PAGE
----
Fiat Chrysler Airing Three Super Bowl Spots Big-Name Brands Go Regional For Super Bowl Super Bowl XLIX In-Game Ad Rundown Lynch's Beast Mode Apparel Line Taking Off EA Using New Ad Product To Tout Sponsors NBC Sells Out Of Super Bowl Ad Inventory P&G Brings Back "Like A Girl" For Super Bowl Pepsi Going All In On Super Bowl Lynch's Hat To Be Reviewed By NFL Reebok Rolling Out New Fitness Campaign
Upcoming Conferences and Events
SBD/February 7, 2011/Marketing and Sponsorship
Super Bowl Ads: Sophomoric Humor, Questionable Language Returns To Game
Published February 7, 2011
Several ads that ran during last night's Super Bowl XLV broadcast "went for humor that some viewers might consider inappropriate," including Teleflora and Mini Cooper, according to Rob Owen of the PITTSBURGH POST-GAZETTE. Teleflora included singer Faith Hill saying the phrase, "Dear Kim, your rack is unreal," and Mini Cooper's ad showcased a game show-style television show called "Cram It In The Boot." Meanwhile, Groupon "gets the Bad Taste Award for its spot that began like a humanitarian fundraiser pitch before switching gears" (PITTSBURGH POST-GAZETTE, 2/7). In N.Y., Stuart Elliott kept a running blog of the ads and asked if this is the "racy-language ad bowl?" Elliott: "First, Eminem says 'damn' in a spot for Lipton Brisk, then an actor in a Teleflora spot with Faith Hill uses the word 'rack' in describing his girlfriend's, er, um, charms." He later wrote, "I saw at least one comment on Twitter from a mother saying she had to explain to a child what 'rack' meant" (NYTIMES.com, 2/6). On Long Island, Verne Gay writes of Teleflora’s ad, “Maximal buzzkill in the span of 30 seconds -- Faith Hill bantering with a boob who texts, or e-mails, (or who cares) the first thing that pops into his head about his girlfriend” (NEWSDAY, 2/7).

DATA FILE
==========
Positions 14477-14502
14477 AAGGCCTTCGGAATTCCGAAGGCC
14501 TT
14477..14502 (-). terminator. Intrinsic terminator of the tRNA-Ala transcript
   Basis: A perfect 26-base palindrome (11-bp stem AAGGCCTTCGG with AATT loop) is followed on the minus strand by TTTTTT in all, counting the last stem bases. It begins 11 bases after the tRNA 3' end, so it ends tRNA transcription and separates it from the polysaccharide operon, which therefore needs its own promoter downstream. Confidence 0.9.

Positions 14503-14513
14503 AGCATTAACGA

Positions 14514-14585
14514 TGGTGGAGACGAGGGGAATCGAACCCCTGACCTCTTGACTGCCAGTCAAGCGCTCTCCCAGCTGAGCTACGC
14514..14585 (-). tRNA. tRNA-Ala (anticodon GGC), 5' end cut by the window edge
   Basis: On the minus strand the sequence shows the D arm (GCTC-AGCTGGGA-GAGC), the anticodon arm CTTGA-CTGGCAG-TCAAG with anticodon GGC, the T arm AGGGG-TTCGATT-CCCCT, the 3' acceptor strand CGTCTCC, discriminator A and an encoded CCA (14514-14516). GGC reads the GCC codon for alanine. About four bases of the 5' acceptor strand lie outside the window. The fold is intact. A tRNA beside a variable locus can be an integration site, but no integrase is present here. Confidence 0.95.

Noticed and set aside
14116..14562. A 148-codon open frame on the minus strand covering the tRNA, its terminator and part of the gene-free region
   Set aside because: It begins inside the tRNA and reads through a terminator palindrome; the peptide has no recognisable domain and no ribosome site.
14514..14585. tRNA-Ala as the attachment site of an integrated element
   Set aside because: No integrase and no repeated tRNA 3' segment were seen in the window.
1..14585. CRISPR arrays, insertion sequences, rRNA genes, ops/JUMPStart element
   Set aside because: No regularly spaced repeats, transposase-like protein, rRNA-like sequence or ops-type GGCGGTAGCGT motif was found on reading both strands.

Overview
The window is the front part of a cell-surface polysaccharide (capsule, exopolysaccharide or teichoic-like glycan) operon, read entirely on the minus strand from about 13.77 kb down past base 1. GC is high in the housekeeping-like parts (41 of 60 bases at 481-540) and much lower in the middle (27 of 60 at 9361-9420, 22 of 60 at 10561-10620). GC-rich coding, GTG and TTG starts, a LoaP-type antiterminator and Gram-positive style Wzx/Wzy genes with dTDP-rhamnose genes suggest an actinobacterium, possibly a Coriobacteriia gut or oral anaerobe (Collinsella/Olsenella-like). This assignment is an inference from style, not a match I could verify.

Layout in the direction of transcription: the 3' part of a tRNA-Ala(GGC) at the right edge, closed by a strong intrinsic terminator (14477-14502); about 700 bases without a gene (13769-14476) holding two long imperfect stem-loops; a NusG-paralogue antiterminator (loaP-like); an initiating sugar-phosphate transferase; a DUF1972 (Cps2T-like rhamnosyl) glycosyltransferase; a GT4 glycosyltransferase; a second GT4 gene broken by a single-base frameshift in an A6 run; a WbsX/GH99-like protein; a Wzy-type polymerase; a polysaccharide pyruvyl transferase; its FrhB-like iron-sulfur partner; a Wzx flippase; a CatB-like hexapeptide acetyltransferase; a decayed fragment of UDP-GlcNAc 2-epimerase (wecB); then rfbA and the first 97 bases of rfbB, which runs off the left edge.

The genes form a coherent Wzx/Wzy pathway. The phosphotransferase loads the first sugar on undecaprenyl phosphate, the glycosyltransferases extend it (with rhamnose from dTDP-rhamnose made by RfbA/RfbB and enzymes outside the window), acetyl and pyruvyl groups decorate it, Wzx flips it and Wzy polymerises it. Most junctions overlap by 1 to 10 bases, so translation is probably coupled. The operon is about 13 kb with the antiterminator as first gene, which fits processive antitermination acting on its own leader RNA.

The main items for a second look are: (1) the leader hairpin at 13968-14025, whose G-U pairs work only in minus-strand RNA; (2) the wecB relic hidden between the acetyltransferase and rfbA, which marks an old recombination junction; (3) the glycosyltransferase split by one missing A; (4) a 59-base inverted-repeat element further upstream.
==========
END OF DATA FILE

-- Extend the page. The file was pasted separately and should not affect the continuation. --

MORE LOW-BROW HUMOR: In Denver, Joanne Ostrow writes Pepsi Max' ads "seemed not just brutal and politically incorrect but terribly old-fashioned." Ostrow: "Throwing a can of no-calorie soda at a woman, knocking her off the bench? Another can launched at a preppie guy, hitting his privates? When does aggressive, pain-inducing violence lose its appeal as a sales tool, even for a testosterone-heavy football crowd?" Doritos presented "another grotesque effort," as it "pushed the homophobic -- or maybe just outmoded -- button with its suggestive finger-licking, crumby-pants-smelling ads" (DENVER POST, 2/7). AD AGE's Ken Wheaton ranked Skechers' ad as the worst of the night, giving it just one star. He wrote, "Skechers is just plain sketchy in an ad that makes GoDaddy look like a class act." Kim Kardashian gives a performance that "seems to purposely strive for the look and feel of low-budget porn" (ADAGE.com, 2/6). Deutsch Inc. Chair Donny Deutsch said "What I don't love about the ads ... is the buffoonery of young men, just men looking like idiots" ("Today," NBC, 2/7).
GROUPON CEO DEFENDS AD: The N.Y. TIMES' Elliott writes the Groupon ad "went for shock-value humor" with Hutton "bemoaning the plight of 'the people of Tibet,' then veering off to praise a group discount at a Tibetan restaurant in Chicago." The spot made designer Kenneth Cole's "comment about Egypt on Twitter last week -- 'Millions are in uproar in #Cairo. Rumor is they heard our new spring collection is now available' -- seem sensitive" (N.Y. TIMES, 2/7). The WALL STREET JOURNAL's Emily Steel notes the ad "was slammed as offensive by some ad executives." Groupon CEO Andrew Mason said that he "did not consider the ad to be offensive, rather a 'spoof' on the company and typical celebrity-endorsed" PSAs. Mason added that Groupon "plans to raise funds for the plight of people in Tibet" (WALL STREET JOURNAL, 2/7). MDC Partner Chair & CEO Miles Nadal, whose group helped create the Groupon spot, said, "Popularity and effectiveness of advertising are not necessarily one and the same. In fact, they're usually very different. In terms of response being relevant in pop culture terms, we thought it was terrific" (Bloomberg TV, 2/7).
RISKY STRATEGY: AD AGE's Wheaton gave the Hutton ad four stars and wrote Groupon's pre- and postgame spots "similarly turn the celebrity-cause-hectoring genre on its head for a laugh while managing to explain what Groupon does to the unwashed masses who've never heard of it." Wheaton: "Risky. But it doesn't come off as crass as Kenneth Cole tweeting about Egypt" (ADAGE.com, 2/6). But in Chicago, Phil Rosenthal writes Groupon "cheapened itself" with a spot that "trivialized the oppression of the people of Tibet and unleashed a riptide of criticism online" (CHICAGOTRIBUNE.com, 2/7).